The court noted that in the instant case, the arbitration agreement was entered into in the course of district court litigation and adopted by the district court as an order. "[S]hould the agreement be treated as an exercise of the district court's authority to manage its cases under Federal Rule of Civil Procedure 16 [instead of as an arbitration under the FAA]?"73 Thus, the Supreme Court clearly left the door open for development of arbitration outside the FAA with vacatur grounds other than as stated in the FAA. Other questions include:

• Do the statutory grounds for vacatur encompass the common law grounds such as manifest disregard of the law and public policy?
• Can the parties agree that the arbitrator's jurisdiction extends only to an award in accordance with applicable law — and any award in manifest disregard of the law would be beyond the arbitrator's jurisdiction or outside of his or her powers?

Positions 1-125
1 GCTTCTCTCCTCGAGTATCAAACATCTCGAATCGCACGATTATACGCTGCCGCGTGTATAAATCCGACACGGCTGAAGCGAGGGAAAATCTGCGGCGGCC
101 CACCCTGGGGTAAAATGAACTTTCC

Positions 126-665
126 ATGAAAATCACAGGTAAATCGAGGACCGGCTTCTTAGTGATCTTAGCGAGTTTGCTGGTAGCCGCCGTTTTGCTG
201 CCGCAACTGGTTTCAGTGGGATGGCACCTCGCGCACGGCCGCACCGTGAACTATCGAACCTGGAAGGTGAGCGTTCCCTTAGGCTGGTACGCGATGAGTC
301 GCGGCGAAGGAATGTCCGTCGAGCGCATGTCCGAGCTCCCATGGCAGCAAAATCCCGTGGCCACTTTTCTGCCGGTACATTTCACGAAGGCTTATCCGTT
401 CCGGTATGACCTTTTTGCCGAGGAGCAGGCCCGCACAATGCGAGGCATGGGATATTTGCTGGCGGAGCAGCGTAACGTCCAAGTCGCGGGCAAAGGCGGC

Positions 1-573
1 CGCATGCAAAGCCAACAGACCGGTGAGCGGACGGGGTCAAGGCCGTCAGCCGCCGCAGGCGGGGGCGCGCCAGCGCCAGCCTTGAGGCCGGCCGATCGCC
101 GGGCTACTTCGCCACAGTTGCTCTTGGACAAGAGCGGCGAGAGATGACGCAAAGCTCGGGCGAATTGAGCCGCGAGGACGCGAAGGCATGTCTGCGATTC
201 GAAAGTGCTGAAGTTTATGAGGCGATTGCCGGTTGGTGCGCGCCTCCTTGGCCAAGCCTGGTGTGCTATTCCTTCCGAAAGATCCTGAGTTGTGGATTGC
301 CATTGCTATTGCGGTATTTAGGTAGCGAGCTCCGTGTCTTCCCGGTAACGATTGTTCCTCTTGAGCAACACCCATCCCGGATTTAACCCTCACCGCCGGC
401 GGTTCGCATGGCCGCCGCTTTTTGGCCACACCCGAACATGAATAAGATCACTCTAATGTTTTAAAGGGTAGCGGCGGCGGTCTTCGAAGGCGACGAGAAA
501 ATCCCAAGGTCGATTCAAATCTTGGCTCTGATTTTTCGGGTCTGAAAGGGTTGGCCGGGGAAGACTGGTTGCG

• When the FAA is applicable in a state court proceeding, does the FAA preempt state law as to grounds for vacatur, or may a state court apply state vacatur law even when the FAA is otherwise applicable?
• Can the parties agree that state law of vacatur shall govern in a case otherwise governed by the FAA? (The Court seems to answer this question in the affirmative.)

The U.S. District Court for the District of Colorado noted that there was some question as to whether Hall Street Associates eliminated all judicially created grounds for vacatur.74 In November 2009, the Tenth Circuit discussed manifest disregard of the law, without mentioning Hall Street Associates.75 In January 2010, the Tenth Circuit referred to "a handful of judicially created reasons" as grounds for vacation of an award, but stated in a footnote that in Hall Street Associates, "the Supreme Court held that grounds set forth in 9 U.S.C. § 10 are the exclusive means to vacate an arbitration award. . . . But we need not decide what, if any, judicially-created grounds for vacatur survive in the wake of Hall Street Associates. . . ."76